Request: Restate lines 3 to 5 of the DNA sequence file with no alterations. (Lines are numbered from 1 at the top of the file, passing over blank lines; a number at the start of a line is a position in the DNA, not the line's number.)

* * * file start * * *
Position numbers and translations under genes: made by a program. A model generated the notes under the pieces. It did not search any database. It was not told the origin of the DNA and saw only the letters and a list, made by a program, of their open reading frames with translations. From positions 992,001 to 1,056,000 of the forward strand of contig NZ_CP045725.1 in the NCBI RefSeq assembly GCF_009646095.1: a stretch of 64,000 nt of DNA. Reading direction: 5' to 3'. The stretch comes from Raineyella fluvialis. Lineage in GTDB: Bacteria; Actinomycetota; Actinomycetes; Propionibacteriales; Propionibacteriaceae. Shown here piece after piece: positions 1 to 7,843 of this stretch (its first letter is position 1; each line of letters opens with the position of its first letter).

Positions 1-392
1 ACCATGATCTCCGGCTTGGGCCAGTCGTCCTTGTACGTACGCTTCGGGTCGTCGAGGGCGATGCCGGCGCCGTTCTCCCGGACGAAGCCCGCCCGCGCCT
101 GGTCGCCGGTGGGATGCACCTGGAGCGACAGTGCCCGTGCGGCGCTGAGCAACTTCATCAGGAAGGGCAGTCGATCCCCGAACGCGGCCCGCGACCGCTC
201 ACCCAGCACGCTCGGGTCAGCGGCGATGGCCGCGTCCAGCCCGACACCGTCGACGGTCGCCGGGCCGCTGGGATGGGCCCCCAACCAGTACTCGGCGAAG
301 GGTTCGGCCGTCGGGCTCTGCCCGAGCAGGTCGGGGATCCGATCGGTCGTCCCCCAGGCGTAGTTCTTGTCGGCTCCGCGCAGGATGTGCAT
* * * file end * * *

1 ACCATGATCTCCGGCTTGGGCCAGTCGTCCTTGTACGTACGCTTCGGGTCGTCGAGGGCGATGCCGGCGCCGTTCTCCCGGACGAAGCCCGCCCGCGCCT
101 GGTCGCCGGTGGGATGCACCTGGAGCGACAGTGCCCGTGCGGCGCTGAGCAACTTCATCAGGAAGGGCAGTCGATCCCCGAACGCGGCCCGCGACCGCTC
201 ACCCAGCACGCTCGGGTCAGCGGCGATGGCCGCGTCCAGCCCGACACCGTCGACGGTCGCCGGGCCGCTGGGATGGGCCCCCAACCAGTACTCGGCGAAG